Hardy, though, could be part of the future, too; Showalter and the front office view him similarly to the way they do Wieters, as a critical part of the club. Hardy has won two straight Gold Gloves and also was the American League Silver Slugger winner at short for 2013. An extension is possible, but there are no current talks, sources say.

Comp picks: some things to remember

Though teams generally are reluctant to forfeit draft picks and bonus-pool money for free agents who receive qualifying offers, certain exceptions apply.

Teams that lose such free agents are more inclined to sign one from another club, simply replacing one high draft pick with another. The Cardinals, for example, would lose the 31st overall pick if they signed shortstop Stephen Drew but would gain a pick a few spots lower for losing outfielder Carlos Beltran.

Also, a team experiences diminishing losses if it signs multiple free agents attached to qualifying offers. The Indians last offseason had a protected first-rounder. They lost their second-rounder for signing first baseman/outfielder Nick Swisher, then a competitive-balance pick, No. 69 overall, for signing center fielder Michael Bourn.

Thus, a team that signs, say, catcher Brian McCann, might be more inclined to follow up by signing an outfielder such as Curtis Granderson or Nelson Cruz. Something else to remember: Teams do not lose picks if they re-sign free agents to whom they made qualifying offers.

Around the horn

* Rival executives continue to express surprise the Tigers would even consider trading right-hander Max Scherzer. Such a move would look especially foolish if, say, righty Anibal Sanchez suffered a significant injury.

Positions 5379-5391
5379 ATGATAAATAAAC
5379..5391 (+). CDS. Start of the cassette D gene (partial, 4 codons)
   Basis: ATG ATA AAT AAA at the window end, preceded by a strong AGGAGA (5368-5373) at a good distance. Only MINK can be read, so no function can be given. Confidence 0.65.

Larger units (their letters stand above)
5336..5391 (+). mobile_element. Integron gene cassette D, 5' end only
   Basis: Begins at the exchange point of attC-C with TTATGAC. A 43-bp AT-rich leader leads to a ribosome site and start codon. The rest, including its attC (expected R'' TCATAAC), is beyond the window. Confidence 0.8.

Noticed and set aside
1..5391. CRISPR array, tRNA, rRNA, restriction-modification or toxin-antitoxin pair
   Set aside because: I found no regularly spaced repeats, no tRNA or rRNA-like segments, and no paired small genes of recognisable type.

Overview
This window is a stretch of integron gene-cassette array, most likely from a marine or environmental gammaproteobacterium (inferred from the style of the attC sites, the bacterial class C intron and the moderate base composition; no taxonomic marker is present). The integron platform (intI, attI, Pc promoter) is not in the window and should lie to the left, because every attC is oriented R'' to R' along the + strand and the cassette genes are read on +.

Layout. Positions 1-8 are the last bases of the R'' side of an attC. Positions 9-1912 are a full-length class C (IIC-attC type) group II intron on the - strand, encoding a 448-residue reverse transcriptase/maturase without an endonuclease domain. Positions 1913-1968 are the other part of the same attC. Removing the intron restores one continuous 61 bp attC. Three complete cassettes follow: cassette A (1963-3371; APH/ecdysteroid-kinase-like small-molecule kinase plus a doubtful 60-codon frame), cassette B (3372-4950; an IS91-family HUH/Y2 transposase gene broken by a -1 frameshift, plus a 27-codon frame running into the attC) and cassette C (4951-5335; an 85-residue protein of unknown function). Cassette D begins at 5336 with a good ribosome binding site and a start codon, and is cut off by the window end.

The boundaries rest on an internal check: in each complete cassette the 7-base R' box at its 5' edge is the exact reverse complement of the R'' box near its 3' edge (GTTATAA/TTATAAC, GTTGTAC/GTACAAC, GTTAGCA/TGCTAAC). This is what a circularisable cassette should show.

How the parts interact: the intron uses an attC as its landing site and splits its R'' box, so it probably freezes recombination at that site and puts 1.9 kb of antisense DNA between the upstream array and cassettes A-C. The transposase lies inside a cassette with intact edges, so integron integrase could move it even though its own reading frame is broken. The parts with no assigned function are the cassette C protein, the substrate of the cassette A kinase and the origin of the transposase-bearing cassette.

Then again, perhaps the Tigers could acquire an immediate replacement such as Nationals lefty Ross Detwiler in a trade. A team that acquired Scherzer might be inclined to offer a decent package, knowing it could get at least one quality prospect back by making the potential free agent a qualifying offer at the end of next season.

* One rival executive wonders whether the Cubs might be inclined to package shortstop Starlin Castro with right-hander Jeff Samardzija as part of a trade with the Diamondbacks. The exec reasoned that the Cubs, in an expanded deal, could land one of the D-Backs’ young shortstops as a stopgap until top prospect Javier Baez is ready.

The Cubs, though, hired Rick Renteria as manager in part because of their belief he will connect with Castro and other young players better than his predecessor, Dale Sveum. Castro will play next season at 24. He batted .307 with a .773 OPS in 2011. The Cubs are not ready to give up on him yet.

* The Diamondbacks still are waiting to hear whether Dave Duncan will accept an offer to become their pitching coach.

Another possibility is for Duncan to accept a lesser position, something like pitching coordinator for the entire organization.

Duncan, 68, stepped down as the Cardinals’ pitching coach in January 2012 to assist his wife, Jeanine, in her battle against brain cancer. Jeanine died on June 7.